One-Step Surgical Correction of Transverse and Anteroposterior Maxillary Deficiencies Using Wire Fixation. A New Approach and Long-Term Stability

One-Step Surgical Correction of Transverse and Anteroposterior Maxillary Deficiencies Using Wire Fixation. A New Approach and Long-Term Stability

Author Pereira, Max Domingues Autor UNIFESP Google Scholar
Farfel, Vivian Autor UNIFESP Google Scholar
Ribeiro Prado, Gabriela Pereira Autor UNIFESP Google Scholar
Ferreira, Lydia Masako Autor UNIFESP Google Scholar
Abstract Purpose: To describe a retrospective assessment of the long-term stability of a new approach using wire fixation for 1-step surgical correction of transverse and anteroposterior maxillary deficiencies. Patients and Methods: The authors implemented a case series of 5 adult patients (3 men and 2 women

mean age, 31.4 yr) needing maxillary advancement less than 5 mm and had transverse maxillary deficiency greater than 7 mm who underwent total Le Fort I and median palatal suture osteotomies and had their maxilla advanced and stabilized bilaterally with stainless steel wire. Transverse expansion was performed using a Hyrax expander, which also was used for retention for 4 months after completion of the planned expansion. Follow-up included clinical examination and studies of lateral radiographs and plaster models preoperatively (T0), soon after completion of maxillary expansion (T1), 4 months after T1 (T2), 12 months after T1 (T3), and an average of 4.8 years (minimum, 4 yr 1 month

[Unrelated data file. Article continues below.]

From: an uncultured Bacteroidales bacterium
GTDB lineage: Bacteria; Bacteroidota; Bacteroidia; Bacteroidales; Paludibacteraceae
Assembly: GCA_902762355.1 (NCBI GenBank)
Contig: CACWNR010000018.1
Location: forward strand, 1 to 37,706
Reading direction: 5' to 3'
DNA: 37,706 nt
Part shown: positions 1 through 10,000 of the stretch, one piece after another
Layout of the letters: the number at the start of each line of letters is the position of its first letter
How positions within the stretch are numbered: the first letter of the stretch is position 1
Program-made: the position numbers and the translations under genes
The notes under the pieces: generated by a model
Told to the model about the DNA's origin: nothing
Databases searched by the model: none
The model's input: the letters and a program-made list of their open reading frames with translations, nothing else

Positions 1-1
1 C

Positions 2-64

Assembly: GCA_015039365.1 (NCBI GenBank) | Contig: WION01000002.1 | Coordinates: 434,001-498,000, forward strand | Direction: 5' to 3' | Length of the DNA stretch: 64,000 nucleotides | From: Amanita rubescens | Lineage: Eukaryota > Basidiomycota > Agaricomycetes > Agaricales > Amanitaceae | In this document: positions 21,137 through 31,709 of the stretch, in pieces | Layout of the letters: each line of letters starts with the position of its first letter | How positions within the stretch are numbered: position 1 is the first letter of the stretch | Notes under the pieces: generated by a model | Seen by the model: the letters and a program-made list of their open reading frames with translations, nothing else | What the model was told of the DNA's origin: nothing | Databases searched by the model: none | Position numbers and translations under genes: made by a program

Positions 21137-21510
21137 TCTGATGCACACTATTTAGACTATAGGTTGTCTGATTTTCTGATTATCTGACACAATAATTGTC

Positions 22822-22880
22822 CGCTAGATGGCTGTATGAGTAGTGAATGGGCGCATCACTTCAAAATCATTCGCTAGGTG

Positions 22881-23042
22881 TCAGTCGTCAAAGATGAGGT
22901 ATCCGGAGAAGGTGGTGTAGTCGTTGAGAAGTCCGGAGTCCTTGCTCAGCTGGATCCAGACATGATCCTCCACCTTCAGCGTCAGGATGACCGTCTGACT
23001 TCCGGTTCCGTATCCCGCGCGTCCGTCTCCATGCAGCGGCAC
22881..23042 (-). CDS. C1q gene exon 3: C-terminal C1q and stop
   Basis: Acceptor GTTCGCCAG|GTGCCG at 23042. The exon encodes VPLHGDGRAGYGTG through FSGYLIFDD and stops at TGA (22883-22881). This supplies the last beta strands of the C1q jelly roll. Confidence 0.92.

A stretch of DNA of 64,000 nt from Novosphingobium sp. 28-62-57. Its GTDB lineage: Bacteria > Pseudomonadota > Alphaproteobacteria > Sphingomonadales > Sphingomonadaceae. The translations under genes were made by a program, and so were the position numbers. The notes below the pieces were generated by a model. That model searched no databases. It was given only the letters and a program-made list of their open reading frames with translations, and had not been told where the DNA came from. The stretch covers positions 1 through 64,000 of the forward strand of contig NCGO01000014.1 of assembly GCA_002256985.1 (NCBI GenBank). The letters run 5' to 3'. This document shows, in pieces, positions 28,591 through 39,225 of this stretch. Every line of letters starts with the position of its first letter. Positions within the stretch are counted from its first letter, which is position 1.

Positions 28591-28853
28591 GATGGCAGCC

maximum, 5 yr

standard deviation, 0.3 yr) after T1 (T4). Results: Maxillary expansions measured at the most cervical points on the palatal face of the upper first premolars and of the upper first molars at T2 were 7.8 and 7.4 mm on average, respectively. In all cases, surgery promoted maxillary anteroposterior advancement. Anteroposterior maxillary skeletal measurements of the angle formed by the sella, nasion, and A point

the distance from the vertical reference line to the A point (A-VRL)

the distance of the VRL to the cementoenamel junction (CEJ)

and the distance from the perpendicular line of the nasion (Nperp) to the CEJ showed a substantially increase at T1 (P < .05) and stability at T2, T3, and T4

however, A-VRL presented a significant relapse at T4 compared with T1 (P = .037) and T2 (P = .027). The soft tissues expanded at the same rate as the skeletal tissues. The anteroposterior soft tissue measurements Nperp to superior lip and Nperp to the A' point showed a substantial increase at T2 (P < .05) and stability at T3 and T4. The measurements associated with anteroposterior correction were stable at T4. Conclusion: The proposed technique provides long-termstability of maxillary expansion and anteroposterior repositioning with only 1 surgical intervention. However, considering the small number of patients, a multicenter study is needed before a definitive conclusion can be reached. (C) 2017 American Association of Oral and Maxillofacial Surgeons
xmlui.dri2xhtml.METS-1.0.item-coverage Philadelphia
Language English
Date 2017
Published in Journal Of Oral And Maxillofacial Surgery. Philadelphia, v. 75, n. 7, p. 1498-1513, 2017.
ISSN 0278-2391 (Sherpa/Romeo, impact factor)
Publisher W B Saunders Co-Elsevier Inc
Extent 1498-1513
Type Article
Web of Science ID WOS:000405093400038

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